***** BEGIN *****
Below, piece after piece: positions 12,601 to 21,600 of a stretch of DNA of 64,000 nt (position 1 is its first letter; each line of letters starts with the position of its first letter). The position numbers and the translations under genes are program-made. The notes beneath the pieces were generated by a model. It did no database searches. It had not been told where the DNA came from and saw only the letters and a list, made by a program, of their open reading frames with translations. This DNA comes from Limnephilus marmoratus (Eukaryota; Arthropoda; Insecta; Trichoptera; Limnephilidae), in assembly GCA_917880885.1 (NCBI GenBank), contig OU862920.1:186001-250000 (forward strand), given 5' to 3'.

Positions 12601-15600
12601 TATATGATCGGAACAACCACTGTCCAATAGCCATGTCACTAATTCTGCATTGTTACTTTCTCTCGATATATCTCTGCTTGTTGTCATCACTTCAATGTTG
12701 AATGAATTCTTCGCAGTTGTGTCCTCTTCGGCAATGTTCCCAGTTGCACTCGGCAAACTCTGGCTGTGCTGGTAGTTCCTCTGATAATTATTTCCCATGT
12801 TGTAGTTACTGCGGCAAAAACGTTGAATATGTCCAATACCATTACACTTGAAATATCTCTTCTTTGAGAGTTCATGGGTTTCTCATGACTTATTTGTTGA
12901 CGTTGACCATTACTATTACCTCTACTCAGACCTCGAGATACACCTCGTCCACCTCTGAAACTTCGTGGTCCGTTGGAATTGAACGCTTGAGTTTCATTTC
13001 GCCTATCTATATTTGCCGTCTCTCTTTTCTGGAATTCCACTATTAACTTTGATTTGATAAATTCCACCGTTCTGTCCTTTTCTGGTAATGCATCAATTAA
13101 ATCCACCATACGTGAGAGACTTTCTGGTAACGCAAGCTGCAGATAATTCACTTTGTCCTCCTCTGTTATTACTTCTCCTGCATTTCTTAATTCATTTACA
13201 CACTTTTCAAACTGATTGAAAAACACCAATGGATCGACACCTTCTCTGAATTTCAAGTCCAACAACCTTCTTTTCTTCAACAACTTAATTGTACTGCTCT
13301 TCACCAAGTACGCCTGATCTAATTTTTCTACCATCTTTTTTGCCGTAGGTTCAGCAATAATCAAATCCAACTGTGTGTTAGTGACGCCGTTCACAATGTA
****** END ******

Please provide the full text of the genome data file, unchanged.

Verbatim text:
Below, piece after piece: positions 12,601 to 21,600 of a stretch of DNA of 64,000 nt (position 1 is its first letter; each line of letters starts with the position of its first letter). The position numbers and the translations under genes are program-made. The notes beneath the pieces were generated by a model. It did no database searches. It had not been told where the DNA came from and saw only the letters and a list, made by a program, of their open reading frames with translations. This DNA comes from Limnephilus marmoratus (Eukaryota; Arthropoda; Insecta; Trichoptera; Limnephilidae), in assembly GCA_917880885.1 (NCBI GenBank), contig OU862920.1:186001-250000 (forward strand), given 5' to 3'.

Positions 12601-15600
12601 TATATGATCGGAACAACCACTGTCCAATAGCCATGTCACTAATTCTGCATTGTTACTTTCTCTCGATATATCTCTGCTTGTTGTCATCACTTCAATGTTG
12701 AATGAATTCTTCGCAGTTGTGTCCTCTTCGGCAATGTTCCCAGTTGCACTCGGCAAACTCTGGCTGTGCTGGTAGTTCCTCTGATAATTATTTCCCATGT
12801 TGTAGTTACTGCGGCAAAAACGTTGAATATGTCCAATACCATTACACTTGAAATATCTCTTCTTTGAGAGTTCATGGGTTTCTCATGACTTATTTGTTGA
12901 CGTTGACCATTACTATTACCTCTACTCAGACCTCGAGATACACCTCGTCCACCTCTGAAACTTCGTGGTCCGTTGGAATTGAACGCTTGAGTTTCATTTC
13001 GCCTATCTATATTTGCCGTCTCTCTTTTCTGGAATTCCACTATTAACTTTGATTTGATAAATTCCACCGTTCTGTCCTTTTCTGGTAATGCATCAATTAA
13101 ATCCACCATACGTGAGAGACTTTCTGGTAACGCAAGCTGCAGATAATTCACTTTGTCCTCCTCTGTTATTACTTCTCCTGCATTTCTTAATTCATTTACA
13201 CACTTTTCAAACTGATTGAAAAACACCAATGGATCGACACCTTCTCTGAATTTCAAGTCCAACAACCTTCTTTTCTTCAACAACTTAATTGTACTGCTCT
13301 TCACCAAGTACGCCTGATCTAATTTTTCTACCATCTTTTTTGCCGTAGGTTCAGCAATAATCAAATCCAACTGTGTGTTAGTGACGCCGTTCACAATGTA